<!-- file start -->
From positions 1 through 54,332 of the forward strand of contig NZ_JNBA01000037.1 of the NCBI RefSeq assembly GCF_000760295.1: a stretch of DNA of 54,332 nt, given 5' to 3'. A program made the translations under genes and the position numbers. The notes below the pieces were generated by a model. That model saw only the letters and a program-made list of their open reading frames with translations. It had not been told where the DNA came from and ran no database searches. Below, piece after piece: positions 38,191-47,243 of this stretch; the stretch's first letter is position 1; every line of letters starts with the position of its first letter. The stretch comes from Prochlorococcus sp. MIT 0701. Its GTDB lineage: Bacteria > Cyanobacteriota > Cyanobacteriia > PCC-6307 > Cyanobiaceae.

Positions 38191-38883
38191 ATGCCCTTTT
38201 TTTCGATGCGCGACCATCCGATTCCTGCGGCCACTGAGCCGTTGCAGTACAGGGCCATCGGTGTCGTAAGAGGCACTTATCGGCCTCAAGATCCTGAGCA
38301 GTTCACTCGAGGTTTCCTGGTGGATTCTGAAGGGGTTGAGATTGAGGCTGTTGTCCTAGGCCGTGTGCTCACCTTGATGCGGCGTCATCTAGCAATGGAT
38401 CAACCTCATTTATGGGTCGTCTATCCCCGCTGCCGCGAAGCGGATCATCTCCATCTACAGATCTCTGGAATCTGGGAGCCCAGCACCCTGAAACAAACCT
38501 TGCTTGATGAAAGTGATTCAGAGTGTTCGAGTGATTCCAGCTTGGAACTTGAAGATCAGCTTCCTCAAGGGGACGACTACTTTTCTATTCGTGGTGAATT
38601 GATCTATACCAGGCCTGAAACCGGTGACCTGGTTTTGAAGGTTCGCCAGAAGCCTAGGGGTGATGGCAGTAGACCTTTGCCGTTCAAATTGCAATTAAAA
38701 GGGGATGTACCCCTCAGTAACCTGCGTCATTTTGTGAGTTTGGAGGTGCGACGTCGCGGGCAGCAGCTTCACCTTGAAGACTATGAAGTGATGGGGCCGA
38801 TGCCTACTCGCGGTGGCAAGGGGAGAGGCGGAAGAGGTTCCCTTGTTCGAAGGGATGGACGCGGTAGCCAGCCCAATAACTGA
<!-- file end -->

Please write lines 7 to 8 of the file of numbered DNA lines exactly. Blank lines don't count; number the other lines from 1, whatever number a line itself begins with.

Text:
38501 TGCTTGATGAAAGTGATTCAGAGTGTTCGAGTGATTCCAGCTTGGAACTTGAAGATCAGCTTCCTCAAGGGGACGACTACTTTTCTATTCGTGGTGAATT
38601 GATCTATACCAGGCCTGAAACCGGTGACCTGGTTTTGAAGGTTCGCCAGAAGCCTAGGGGTGATGGCAGTAGACCTTTGCCGTTCAAATTGCAATTAAAA